Flash back to 2006: the Phoenix Mercury were in need of a change.
The team technically had two recent all stars in Diana Taurasi and Anna Deforge (not to mention another future all-star who we’ll get to later), the latter of which was named to the WNBA All-Star team in 2004 that faced off against the Olympic team that replaced the WNBA All Star game in preparation for Athens.
Coming off a 2005 season in which the team just missed the playoffs, finishing at 16-18, the Mercury brass decided it was time for a change. They decided not to renew the contract of Australian coach Carrie Graf and brought in the “Guru of Go,” former Los Angeles Lakers and Loyola Marymount coach Paul Westhead. With the blessing of the #2 pick, the team selected All-Star-to-be Cappie Pondexter from Rutgers University and the first steps towards success had been made.
The Mercury had an up-and-down season that year, struggling to an 11-16 record by the start of August before the Merc picked up the pace and finished the season on a 7-game winning streak, including a triple overtime win over the Houston Comets where Taurasi scored a league record 47 points, to push towards the playoffs. The team would finished 18-16, tied for third place in the WNBA’s Western Conference with the Seattle Storm and Houston Comets. Courtesy of tiebreakers, the Mercury missed out on the playoffs, but a precedent had been set: this team felt that they had no one to blame but themselves, and made a vow to come back even harder in 2007. And boy, did it come together well.
For those who may not follow the WNBA as closely, the draft lottery is similar to the NBA’s. The major difference is that no matter what the record, if your team doesn’t qualify for the playoffs, you’re automatically entered into the draft lottery for the #1 pick. Although they had the best record of non-playoff teams, meaning they had the lowest chance of winning the top pick, the Mercury were chosen to select number one overall.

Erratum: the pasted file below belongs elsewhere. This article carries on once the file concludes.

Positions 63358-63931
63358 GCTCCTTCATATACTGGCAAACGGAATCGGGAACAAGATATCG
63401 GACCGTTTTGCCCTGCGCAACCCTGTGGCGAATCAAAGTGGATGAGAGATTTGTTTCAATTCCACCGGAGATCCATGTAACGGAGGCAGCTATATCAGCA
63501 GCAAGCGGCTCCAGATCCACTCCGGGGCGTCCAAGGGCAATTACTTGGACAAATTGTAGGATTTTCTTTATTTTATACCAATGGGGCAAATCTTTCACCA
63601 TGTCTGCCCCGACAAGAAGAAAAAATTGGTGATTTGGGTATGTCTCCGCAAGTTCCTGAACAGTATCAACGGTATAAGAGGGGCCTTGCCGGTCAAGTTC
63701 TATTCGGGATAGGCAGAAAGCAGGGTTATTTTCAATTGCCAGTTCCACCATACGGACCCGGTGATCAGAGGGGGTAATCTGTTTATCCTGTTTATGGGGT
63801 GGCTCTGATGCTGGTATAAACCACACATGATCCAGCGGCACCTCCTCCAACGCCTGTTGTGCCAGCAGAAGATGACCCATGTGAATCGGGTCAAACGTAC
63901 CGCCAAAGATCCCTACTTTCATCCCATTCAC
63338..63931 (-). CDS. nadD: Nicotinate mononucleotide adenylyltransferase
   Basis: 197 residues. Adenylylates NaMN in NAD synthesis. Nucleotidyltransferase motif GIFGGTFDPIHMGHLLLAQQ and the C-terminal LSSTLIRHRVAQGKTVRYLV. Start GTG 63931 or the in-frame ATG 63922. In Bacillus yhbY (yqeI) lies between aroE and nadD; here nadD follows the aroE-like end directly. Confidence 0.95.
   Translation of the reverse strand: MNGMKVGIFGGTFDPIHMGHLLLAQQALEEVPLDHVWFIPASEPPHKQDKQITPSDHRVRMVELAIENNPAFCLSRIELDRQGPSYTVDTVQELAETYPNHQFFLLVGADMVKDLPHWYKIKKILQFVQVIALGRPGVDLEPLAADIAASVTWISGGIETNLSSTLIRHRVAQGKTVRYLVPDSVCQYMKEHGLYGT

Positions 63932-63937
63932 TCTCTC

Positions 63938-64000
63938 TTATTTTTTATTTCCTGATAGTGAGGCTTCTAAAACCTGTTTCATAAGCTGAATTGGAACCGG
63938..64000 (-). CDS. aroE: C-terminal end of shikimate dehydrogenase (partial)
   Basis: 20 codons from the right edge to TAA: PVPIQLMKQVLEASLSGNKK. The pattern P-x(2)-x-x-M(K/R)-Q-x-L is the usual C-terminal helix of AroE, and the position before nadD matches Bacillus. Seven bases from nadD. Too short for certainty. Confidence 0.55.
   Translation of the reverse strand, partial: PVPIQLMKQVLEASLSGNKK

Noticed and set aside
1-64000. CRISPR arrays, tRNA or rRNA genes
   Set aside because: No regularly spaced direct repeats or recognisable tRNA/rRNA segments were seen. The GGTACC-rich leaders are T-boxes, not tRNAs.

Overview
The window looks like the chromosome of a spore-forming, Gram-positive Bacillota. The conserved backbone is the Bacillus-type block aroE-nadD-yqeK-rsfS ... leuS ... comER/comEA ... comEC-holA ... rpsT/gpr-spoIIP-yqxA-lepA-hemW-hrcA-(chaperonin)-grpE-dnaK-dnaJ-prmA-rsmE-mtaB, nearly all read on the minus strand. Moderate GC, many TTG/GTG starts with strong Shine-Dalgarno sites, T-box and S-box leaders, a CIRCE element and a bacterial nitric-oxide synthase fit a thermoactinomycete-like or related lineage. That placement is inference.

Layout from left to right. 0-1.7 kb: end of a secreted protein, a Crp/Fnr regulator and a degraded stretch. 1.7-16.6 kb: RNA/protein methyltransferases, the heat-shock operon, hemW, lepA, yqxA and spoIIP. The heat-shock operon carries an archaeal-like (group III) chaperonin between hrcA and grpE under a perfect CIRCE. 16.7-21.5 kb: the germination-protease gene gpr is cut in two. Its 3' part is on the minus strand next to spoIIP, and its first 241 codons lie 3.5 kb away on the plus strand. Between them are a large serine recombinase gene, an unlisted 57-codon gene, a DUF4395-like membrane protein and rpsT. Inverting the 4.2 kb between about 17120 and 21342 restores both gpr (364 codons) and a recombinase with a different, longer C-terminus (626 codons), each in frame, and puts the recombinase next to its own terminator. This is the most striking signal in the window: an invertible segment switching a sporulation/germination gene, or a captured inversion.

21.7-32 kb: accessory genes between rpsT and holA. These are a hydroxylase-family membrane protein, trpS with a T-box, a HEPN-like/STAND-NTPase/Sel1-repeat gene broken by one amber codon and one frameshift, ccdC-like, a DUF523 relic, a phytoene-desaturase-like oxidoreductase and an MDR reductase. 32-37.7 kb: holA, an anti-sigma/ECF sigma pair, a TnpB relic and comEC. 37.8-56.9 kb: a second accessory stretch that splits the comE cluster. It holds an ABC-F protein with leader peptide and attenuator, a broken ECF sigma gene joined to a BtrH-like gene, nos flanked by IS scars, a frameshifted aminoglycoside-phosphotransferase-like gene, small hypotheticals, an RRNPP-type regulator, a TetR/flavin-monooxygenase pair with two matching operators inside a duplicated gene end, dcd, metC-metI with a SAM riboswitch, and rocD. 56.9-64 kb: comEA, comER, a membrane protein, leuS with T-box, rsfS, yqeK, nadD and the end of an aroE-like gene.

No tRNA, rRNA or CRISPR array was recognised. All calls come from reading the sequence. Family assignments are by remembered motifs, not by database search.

The 2007 draft was considered to be fairly weak and the Mercury front office didn’t feel that there was a player available that would put them over the top. Some team, somewhere had to have something more appealing.
Draft day 2007 rolls around and the Phoenix Mercury draft point guard Lindsey Harding of Duke University and subsequently traded her to Minnesota for veteran forward/center Tangela Smith.
It’s a move that to this day, turned the Mercury franchise in the right direction.
In 34 starts in the prior season for the Charlotte Sting (who folded in 2006, allowing the Lynx to acquire her rights in the dispersal draft), Smith averaged 28.6 minutes in which she scored 13.1 and 5.3 rebounds a night while shooting 42% from the floor, including 37% from three. Tan, as she came to be known by Mercury fans, went on to start every game she played in a Phoenix uniform.
Playing in a stretch post role, Smith finished 4th in scoring during the 2007 championship run as the Mercury defeated the Detroit Shock for the WNBA title. Phoenix followed the championship with a down year, becoming the first champion in WNBA history not to make the playoffs the following year. Part of that falls on Australian All-Star Penny Taylor (remember that aforementioned third future all star? yeah that’s her) missing the season due to commitments to her Australian national team for the 2008 Beijing Olympics. Nevertheless, the Mercury returned to the WNBA’s peak position in 2009. Smith set a WNBA record for three point shooting on the season, shooting a whopping 45% from three while also committing a career-low 1.09 turnovers per game, further helping her team in 27 minutes a night.
Smith went on to set the WNBA standard for games played in a career, currently sitting at 451, and after a season playing for the Fever in Indiana, Smith currently returned from the Olympic break healthy after sitting out the first half with a knee injury for the San Antonio Silver Stars.
Although she has moved on, Smith has left her stamp on the Mercury organization, with her trademark knee-high socks and deadly three point stroke. This, by far, is the best trade in the history of Phoenix Mercury basketball, and this guy hopes that the standards it set for championship pursuit will continue going forward.
After SB Nation-NBA’s look at the greatest NBA cult heroes of all time, this week’s theme is the best trades ever (this post was actually originally posted as a fan post). You can look around the NBA network for other fans’ takes on the best trades ever, but for our purposes here, what would you consider some of the best trades ever either for the league as a whole or your favorite team?